Use CDC’s COVID-19 booster tool to learn if and when your child or teen can get boosters to stay up to date with their COVID-19 vaccines.

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COVID-19 vaccine dosage is based on age on the day of vaccination, not on size or weight. Children receive a smaller, age-appropriate dose.

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Parents and caregivers can use vaccines.gov to find doctor’s offices, local pharmacies, healthcare clinics, and local health departments where the COVID-19 vaccine for children who are eligible is available.  This free resource provides accurate and up-to-date information about vaccination services in your area. You can also text your ZIP code to 438829, or call 1-800-232-0233 to find locations near you in the U.S.

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Getting Children and Teens Vaccinated Against COVID-19

There is no federal legal requirement for a parent, guardian, or caregiver to consent for COVID-19 or any other vaccination.  However, this does not mean that consent is not required for select age groups.  State or local laws and policies, as well as vaccine provider policies, around minor consent for vaccination have existed for a long time and will also apply to COVID-19 vaccination of children.

For information on caregiver consent for COVID-19 vaccination for youth experiencing homelessness, visit COVID-19 Vaccination for People Experiencing Homelessness: Frequently Asked Questions.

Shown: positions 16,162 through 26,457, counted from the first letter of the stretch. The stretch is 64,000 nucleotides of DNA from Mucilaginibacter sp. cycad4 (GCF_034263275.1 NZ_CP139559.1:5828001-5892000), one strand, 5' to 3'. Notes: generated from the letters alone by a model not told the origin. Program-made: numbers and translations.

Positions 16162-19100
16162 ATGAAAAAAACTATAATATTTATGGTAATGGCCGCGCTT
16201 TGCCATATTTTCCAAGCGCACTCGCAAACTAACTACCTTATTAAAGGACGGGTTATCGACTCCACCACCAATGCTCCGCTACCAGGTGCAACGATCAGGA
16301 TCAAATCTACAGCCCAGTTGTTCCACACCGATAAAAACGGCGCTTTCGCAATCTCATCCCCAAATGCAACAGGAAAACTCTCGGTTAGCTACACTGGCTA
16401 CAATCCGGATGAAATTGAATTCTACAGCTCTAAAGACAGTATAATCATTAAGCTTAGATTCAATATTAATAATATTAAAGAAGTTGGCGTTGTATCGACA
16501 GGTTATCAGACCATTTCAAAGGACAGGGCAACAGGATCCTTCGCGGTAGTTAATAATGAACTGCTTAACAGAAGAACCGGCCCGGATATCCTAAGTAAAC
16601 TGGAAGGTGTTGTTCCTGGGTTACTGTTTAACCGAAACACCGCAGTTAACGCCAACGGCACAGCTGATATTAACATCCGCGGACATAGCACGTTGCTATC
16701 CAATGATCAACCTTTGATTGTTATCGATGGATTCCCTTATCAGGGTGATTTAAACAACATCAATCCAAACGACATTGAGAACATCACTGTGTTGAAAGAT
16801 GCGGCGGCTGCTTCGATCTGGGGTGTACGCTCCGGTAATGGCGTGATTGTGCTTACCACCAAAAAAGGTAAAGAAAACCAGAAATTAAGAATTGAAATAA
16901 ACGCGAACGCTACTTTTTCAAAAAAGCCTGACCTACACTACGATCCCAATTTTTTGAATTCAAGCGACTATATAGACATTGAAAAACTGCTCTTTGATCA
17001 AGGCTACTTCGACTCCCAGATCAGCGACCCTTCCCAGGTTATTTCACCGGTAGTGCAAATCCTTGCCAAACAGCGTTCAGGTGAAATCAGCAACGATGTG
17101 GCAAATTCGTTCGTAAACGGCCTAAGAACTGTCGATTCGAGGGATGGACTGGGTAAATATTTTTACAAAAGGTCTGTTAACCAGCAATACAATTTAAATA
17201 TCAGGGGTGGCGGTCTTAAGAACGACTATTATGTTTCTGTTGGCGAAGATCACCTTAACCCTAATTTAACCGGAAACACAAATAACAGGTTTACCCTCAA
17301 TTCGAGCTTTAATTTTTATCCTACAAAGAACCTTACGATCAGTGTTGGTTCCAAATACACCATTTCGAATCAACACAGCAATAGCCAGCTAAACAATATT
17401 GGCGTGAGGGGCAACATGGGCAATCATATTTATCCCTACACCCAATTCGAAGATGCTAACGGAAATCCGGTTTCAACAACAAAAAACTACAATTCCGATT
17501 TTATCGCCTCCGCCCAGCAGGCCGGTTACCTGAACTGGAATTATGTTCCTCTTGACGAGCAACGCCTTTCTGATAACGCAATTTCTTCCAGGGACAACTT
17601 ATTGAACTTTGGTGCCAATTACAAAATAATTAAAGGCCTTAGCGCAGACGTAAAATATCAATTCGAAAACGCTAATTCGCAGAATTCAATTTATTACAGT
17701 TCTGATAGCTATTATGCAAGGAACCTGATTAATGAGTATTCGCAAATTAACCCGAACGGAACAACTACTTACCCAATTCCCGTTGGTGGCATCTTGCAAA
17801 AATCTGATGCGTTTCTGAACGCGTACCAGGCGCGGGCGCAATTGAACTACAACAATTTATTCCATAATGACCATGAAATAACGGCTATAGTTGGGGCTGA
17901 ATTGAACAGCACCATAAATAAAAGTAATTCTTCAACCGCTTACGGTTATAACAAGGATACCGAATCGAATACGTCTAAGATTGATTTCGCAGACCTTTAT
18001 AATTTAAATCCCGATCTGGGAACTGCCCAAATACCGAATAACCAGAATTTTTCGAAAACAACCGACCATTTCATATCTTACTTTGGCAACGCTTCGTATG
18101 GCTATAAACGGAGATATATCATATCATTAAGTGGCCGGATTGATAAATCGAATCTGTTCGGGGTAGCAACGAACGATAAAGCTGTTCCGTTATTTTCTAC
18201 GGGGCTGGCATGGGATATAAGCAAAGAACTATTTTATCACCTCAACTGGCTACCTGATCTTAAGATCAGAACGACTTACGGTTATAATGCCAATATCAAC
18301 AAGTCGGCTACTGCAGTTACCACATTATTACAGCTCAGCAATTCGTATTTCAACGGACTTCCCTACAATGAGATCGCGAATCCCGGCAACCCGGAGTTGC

Yes, COVID-19 vaccines are available for everyone 5 years and older at no cost. COVID-19 vaccines will continue to be given to all eligible people living in the United States, regardless of insurance or immigration status.  While a vaccination site may ask to see your health insurance card, it is not required for your child to receive a vaccine.

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Yes, all vaccine recipients, including children ages 5 through 11 years, will receive a CDC COVID-19 vaccination card upon initial vaccination. Parents should take a photo of the card and then keep it in a safe place.

Pfizer-BioNTech COVID-19 Vaccine for Children

The Pfizer-BioNTech COVID-19 vaccine for children ages 5 through 11 years has the same active ingredients as the vaccine given to people ages 12 years and older but contains a lower dose (10 micrograms) than the vaccine used for older children and adults (30 micrograms). The lower dose was rigorously tested by the manufacturer and found to create the needed immune response for this age group. Your child should get the vaccine made for their age group.

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Buffers help maintain a vaccine’s pH and allow the vaccine to remain stable at refrigerated temperatures. The Pfizer-BioNTech vaccine for children ages 5 through 11 years uses a different buffer than the vaccine for people 12 years and older. A different buffer allows the vaccine to remain at refrigerated temperatures longer than the vaccine for older children, adolescents, and adults. The COVID-19 vaccine for children contains tromethamine (Tris) –a commonly used buffer in other medications and vaccines (including the Moderna COVID-19 vaccine). The Food and Drug Administration (FDA) has determined that tromethamine does not present any safety or effectiveness concerns for children or adults.